Staffing M&A Series

SThree never made a single acquisition, but built ten distinct brands organically within the company and approached that internal growth as a third-party investor might.

“We weren’t philosophically against acquisitions, but we preferred to back individuals from inside the company and conducted a similar due-diligence process that an external investor would.”

“I always had multiple potential acquisitions being pitched to me every week but 95% of them wouldn’t pass a basic commercial health check. There are an awful lot of very mediocre businesses aspiring to be bought”

“It was never our initial motivation or explicit intention to build a business for sale. If your sole ambition is anchored to that idea then paradoxically you’re unlikely to deliver on it. But if you concentrate on building a great business, then there will always people interested in buying it”

“The percentage of businesses that are actually sold is tiny in comparison to the numbers of business owners that aspire to sell. Most owners are better off acknowledging this and enjoying the considerable perks of a successful lifestyle business rather than preparing for a sale that in all likelihood will never happen.”

Have the information when and where you need it

“What’s intuitive isn’t necessarily right and what’s right isn’t necessarily intuitive. Any claims you make for  business performance have to be able to hold water when investors and buyers scrutinise them. They’re going to ask a lot of questions and you’re going to want that information to support your answers when you need it.”

“It’s a peculiarity of the recruitment industry that so many successful businesses still run with deep-seated operational inefficiencies, invisible/undocumented processes, and a distinct lack of reporting.”

Ask yourself if you know in detail which activities add value & drive growth and which don’t? Can you use that insight to create a robust, scaleable & replicable business model? Is the understanding of what best-practice looks like in your business based on facts or just habit? 

If your success is dependent on a handful of top performers, a significant project, or a small pool of major clients, then your business is running risks  that will become apparent during any due diligence process.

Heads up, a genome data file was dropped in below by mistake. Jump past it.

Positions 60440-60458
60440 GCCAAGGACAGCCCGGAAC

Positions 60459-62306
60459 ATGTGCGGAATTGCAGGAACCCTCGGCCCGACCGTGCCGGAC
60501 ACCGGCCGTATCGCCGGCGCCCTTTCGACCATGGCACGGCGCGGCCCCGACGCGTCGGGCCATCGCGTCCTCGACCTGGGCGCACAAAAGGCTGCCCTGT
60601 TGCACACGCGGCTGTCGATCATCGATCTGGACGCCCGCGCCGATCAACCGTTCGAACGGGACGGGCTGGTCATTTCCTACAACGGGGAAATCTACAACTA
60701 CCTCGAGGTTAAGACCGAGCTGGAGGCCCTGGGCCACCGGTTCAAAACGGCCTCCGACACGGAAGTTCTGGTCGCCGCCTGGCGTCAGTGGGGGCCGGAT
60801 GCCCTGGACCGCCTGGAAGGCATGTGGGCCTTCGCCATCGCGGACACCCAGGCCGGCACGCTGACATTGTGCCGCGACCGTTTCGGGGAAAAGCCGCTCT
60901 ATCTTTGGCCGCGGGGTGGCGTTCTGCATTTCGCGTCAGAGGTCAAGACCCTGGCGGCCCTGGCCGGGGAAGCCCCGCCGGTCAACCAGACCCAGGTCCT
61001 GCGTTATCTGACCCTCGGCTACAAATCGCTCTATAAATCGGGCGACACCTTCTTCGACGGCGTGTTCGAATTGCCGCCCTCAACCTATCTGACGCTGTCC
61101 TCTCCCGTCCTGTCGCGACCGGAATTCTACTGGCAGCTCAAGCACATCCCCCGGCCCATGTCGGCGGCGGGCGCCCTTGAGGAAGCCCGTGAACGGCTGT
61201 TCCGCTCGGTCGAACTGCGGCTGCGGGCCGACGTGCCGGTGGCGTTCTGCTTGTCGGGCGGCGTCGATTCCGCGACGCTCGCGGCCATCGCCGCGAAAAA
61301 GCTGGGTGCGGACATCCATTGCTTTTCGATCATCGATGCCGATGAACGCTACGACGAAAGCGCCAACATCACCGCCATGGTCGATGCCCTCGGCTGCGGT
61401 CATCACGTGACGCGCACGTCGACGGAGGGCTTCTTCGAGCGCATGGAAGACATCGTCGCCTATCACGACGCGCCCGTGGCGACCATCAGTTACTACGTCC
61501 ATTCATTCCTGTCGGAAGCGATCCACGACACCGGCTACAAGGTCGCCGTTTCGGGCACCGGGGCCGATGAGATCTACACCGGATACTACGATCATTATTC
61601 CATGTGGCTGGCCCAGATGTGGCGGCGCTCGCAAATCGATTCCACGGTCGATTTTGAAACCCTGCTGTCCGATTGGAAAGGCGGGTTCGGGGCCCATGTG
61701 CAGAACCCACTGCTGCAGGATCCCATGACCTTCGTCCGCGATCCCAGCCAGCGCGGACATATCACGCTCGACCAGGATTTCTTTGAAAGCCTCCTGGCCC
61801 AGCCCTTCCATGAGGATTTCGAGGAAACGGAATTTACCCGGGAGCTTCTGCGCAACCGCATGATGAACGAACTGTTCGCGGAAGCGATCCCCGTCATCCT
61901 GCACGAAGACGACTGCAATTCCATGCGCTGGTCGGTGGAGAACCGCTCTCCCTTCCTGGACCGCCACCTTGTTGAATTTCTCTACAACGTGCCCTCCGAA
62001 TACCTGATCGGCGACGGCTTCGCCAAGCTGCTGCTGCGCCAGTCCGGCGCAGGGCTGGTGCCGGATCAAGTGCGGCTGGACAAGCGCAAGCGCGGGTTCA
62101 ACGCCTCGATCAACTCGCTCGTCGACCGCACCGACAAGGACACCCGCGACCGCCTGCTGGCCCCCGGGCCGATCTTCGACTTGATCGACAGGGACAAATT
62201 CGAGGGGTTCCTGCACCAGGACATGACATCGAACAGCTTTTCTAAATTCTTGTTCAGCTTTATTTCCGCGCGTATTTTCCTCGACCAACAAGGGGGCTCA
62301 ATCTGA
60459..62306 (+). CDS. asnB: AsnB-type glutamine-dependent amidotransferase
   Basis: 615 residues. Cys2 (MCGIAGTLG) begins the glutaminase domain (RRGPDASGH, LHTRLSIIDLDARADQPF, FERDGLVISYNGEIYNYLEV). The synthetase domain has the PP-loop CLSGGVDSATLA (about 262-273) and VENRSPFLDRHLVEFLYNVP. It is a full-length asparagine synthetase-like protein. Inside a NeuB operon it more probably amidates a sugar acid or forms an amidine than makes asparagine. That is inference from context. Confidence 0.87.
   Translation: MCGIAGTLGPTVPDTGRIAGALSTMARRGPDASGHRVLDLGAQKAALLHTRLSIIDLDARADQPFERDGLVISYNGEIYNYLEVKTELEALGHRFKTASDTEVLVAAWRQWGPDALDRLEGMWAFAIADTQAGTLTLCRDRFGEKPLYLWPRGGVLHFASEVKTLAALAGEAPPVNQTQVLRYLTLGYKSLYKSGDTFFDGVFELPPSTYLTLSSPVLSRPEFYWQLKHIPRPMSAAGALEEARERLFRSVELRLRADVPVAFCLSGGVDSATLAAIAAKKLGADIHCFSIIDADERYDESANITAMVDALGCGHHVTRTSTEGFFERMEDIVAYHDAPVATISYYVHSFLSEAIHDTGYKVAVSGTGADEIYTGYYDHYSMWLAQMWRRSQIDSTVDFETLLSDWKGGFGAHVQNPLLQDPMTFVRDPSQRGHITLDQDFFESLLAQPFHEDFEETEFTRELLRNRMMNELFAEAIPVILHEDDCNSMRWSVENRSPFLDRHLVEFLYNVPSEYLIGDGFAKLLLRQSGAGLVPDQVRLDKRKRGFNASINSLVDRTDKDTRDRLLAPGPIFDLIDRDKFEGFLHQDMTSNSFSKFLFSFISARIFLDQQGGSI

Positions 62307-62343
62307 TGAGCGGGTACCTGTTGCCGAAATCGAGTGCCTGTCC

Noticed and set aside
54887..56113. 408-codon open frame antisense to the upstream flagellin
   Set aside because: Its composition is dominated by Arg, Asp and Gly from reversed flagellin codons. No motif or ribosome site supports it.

“Fact-based decision making is not just about positioning your business for a sale. Every company  should have the information and insights into business performance to make better decisions on how to run it even if a future exit is never likely.”

How secure is your value and how do you prove that

Investors are going to run through the initial checklist on financials, business propositions, rates, systems, operating costs, and forecasts.

“Once you’ve passed that stage, be more than another “me too” business, there has to be a differentiator that sets you beyond the pack.”

“Investors are going to dig into how specialised, futureproofed and potentially globally viable your total addressable market is and how easy it would be for you to replicate successful expansion. They want to see the reality of execution, but also evidence that you understand what has made you successful to date so that you can continue that success going forward.”

“SThree repeated what we knew well. It was a case of variations on a theme. High margin niche specialisms was our focus, we found a system for landing and expanding in new markets and stuck to that.”

“Having a  system that allows you to know your numbers and identify operational efficiencies is essential to make your business sale-ready.”

“There are lots of potentially important KPIs that have a role in driving profit but the single most important metric is the spread of NFI within your business, not just  the crude average NFI per consultant – it’s the distribution of performance. The mode is as important as  the mean. There has to be a healthy spread that’s not concentrated on small pockets of elite performers or irregular situations.